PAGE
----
MANCHESTER -- The New Hampshire Fisher Cats have racked up some serious frequent flyer miles this season thanks to a large transaction count.
Heading into Tuesday’s game against Richmond (the first of six consecutive home games for the Fisher Cats at Northeast Delta Dental Stadium), New Hampshire had logged 160 transactions on the season. By contrast, last season’s transactions totaled 112.
“It’s definitely more than I have ever been used to as a manager wherever I have been. It’s a lot of transactions,” said New Hampshire manager Bobby Meacham. “But it is what it is. I pass on every bit of information (to the players) I’m allowed to and that includes the good stuff and the bad stuff. When we’re told to move somebody, we move them.”
According to Meacham, dealing with the emotional part of a player’s development can be tougher than having to deal with his own issues of altering the lineup or pitching rotation when players are on the move.
“It can be tricky. I try and remind these guys over and over again or periodically every few weeks that hey, this is what you signed up for,” Meacham said. “I’m 54 years old and they’re no different. There are ups and downs. They can’t say, “Oh, that wasn’t fair,” or, “Why that guy? I’m better than him. I’ve been through it. Nobody is exempt from it. It’s just part of the job.”
The team’s roster from the start of the season until now is markedly different. Of the 28 players on the opening day roster (25 active and three on the disabled list), only 16 remain. And of those 16, several (such as Nashua’s Kevin Nolan) have been up and down between Single-A Dunedin, Triple-A Buffalo and other stops along the ladder.
Most of that turnover has been among the positional players. Seven of the 11 pitchers on the current roster started the season in New Hampshire. Of the other positions, nine of 19 were with the team back in April.
That means guys are moving around the lineup. But it’s something Meacham said he tries to make players aware of right from the start.
“You try to get them to realize that this game is crazy,” Meacham said. “Once you think you have it figured out for where you’re going to play, and think, ‘My goal is to hit .300 this year,’ those are foolish goals because you don’t know what’s going to happen tomorrow. You don’t know what your circumstances are going to be tomorrow. It could be better than you thought, it could be worse than you thought.”
Meacham said that by now, most guys have it figured out.
“Now we’re at the point where they’re used to being moved, they’re used to things happening to them and they are getting to play and, in their minds, prove somebody wrong or to show somebody, maybe a scout from another team or whatever,” he said. “It’s a chance to play the game, and what position they play or where they bat in the order has some bearing, but if they let that dictate how good they do or how good they feel, then they’re letting things they can’t control dictate their career. I just keep trying to remind them of that.”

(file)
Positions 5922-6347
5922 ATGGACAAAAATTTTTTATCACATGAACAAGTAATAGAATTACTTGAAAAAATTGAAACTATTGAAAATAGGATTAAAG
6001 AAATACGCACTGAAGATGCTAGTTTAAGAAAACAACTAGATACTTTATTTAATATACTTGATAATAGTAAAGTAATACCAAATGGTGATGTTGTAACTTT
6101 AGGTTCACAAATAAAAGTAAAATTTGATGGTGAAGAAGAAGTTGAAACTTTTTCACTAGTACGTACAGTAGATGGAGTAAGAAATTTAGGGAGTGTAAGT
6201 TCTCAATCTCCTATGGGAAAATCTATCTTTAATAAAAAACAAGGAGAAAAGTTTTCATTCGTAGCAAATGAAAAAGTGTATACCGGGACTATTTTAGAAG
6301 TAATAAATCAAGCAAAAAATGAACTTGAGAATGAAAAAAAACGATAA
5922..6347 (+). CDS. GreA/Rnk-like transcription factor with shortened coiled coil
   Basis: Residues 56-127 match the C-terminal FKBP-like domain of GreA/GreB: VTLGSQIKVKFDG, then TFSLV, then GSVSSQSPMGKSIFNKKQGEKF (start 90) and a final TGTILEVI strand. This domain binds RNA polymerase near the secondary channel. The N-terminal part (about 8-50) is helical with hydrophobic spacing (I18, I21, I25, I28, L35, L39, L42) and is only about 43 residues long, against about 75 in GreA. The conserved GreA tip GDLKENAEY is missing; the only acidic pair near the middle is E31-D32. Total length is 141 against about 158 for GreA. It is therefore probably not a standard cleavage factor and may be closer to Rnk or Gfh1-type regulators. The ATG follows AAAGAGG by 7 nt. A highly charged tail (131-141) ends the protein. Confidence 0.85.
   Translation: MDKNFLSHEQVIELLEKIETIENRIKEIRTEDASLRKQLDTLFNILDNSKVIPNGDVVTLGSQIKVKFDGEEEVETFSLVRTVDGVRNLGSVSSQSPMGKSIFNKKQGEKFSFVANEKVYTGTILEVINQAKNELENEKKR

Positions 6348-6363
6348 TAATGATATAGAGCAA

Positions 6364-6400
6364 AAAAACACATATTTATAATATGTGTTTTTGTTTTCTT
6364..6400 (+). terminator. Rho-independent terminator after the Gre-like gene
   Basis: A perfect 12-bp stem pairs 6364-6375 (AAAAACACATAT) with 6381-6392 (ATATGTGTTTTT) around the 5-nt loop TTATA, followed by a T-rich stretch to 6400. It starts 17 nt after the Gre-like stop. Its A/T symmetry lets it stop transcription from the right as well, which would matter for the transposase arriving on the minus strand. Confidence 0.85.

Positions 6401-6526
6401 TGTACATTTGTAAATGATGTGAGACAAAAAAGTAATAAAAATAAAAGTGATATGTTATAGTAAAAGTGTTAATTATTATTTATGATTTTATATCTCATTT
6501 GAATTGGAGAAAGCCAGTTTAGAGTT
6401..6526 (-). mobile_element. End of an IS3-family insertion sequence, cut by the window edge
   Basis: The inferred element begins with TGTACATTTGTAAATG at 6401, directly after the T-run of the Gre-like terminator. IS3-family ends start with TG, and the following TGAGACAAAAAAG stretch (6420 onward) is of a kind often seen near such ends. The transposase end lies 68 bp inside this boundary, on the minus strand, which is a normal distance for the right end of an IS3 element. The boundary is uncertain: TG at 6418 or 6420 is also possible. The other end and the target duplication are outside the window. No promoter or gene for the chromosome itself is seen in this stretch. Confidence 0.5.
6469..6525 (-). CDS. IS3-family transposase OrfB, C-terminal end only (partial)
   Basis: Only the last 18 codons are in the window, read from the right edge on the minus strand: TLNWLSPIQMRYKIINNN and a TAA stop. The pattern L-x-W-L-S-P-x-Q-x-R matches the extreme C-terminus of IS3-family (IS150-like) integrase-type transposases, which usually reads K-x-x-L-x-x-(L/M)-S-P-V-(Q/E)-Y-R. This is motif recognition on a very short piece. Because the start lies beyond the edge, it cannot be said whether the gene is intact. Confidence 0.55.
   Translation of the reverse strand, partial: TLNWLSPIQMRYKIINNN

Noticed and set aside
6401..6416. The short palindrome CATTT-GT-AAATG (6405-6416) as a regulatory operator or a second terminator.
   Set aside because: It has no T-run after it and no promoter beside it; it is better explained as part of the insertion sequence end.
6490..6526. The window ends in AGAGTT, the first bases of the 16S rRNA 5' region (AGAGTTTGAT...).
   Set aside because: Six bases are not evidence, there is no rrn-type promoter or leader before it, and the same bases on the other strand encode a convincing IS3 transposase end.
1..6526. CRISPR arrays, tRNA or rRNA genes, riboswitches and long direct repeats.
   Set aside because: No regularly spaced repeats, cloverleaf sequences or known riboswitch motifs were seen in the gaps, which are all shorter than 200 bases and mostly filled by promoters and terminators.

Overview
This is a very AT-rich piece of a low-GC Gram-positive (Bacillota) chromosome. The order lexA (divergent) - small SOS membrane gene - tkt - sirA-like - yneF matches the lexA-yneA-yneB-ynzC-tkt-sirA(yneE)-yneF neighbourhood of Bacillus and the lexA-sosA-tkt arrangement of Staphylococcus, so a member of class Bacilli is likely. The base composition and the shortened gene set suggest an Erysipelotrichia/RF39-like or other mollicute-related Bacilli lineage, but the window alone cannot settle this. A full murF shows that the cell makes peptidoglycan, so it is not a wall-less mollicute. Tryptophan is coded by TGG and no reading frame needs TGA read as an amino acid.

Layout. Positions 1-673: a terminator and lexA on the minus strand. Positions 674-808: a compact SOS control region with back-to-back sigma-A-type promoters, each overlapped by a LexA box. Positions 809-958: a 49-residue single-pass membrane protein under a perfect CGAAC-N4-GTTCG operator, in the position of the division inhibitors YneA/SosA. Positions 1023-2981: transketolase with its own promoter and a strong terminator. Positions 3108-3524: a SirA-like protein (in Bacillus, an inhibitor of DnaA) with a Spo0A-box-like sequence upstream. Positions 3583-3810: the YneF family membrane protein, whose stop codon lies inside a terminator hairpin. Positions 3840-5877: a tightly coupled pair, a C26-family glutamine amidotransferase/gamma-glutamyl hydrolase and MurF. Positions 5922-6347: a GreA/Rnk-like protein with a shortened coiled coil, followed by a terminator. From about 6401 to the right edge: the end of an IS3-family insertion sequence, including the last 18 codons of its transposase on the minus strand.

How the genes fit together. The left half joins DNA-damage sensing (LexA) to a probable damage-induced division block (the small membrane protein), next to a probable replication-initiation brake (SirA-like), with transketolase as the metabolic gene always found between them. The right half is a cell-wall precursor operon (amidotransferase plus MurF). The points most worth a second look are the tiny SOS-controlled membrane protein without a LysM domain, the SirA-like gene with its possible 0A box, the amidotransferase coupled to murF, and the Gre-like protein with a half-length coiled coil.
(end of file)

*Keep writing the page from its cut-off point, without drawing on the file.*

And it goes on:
And Meacham lets them know that he’s been through just about everything in his 30-plus years in pro baseball.
“I give them stories as much as I can. One year I was coaching third base with the New York Yankees and the next I was the hitting coach for the Williamsport Crosscutters (of the New York-Penn League),” Meacham said. “You give them stories and a little perspective and hopefully they go out and just be the best they can be that day.”
Perhaps the toughest area to handle turnover in is at the catcher position. New Hampshire started the season with A.J. Jimenez and Aaron Munoz. Both are gone now and three new guys, Yusuf Carter, Derrick Chung and Jack Murphy, are the catchers.
“I think it’s tough for the pitchers. They can’t depend on somebody else. They have to really figure out what works best for them, what kind of pitcher they are,” Meacham said. “They can’t depend on that catcher thinking for them so much and I think it’s been a process as we’ve gotten better.”
Meacham says that the improvement the team has shown from early season struggles to closing in on a .500 record at 58-63 is due in large part to the pitching staff figuring things out on their own.
“They’ve been the foundation of us winning or losing every game. It seems like if we score first, they hold that lead. If they score first, they keep us in the game so we can come back,” Meacham said. “They’ve done a great job of making that adjustment with different catchers and really figuring out what their game is. (Pitching coach) Jim Czajkowski has done a great job of helping them do that. They’ve been able to do that all season without the comfort zone of the same catcher.”
It’s all part of the process of learning to be a pro.
“If you’re lucky enough to keep playing the game,” Meacham said. “You’ll get to wear the uniform next year.”
Staff writer Ian Clark can be reached at email@example.com.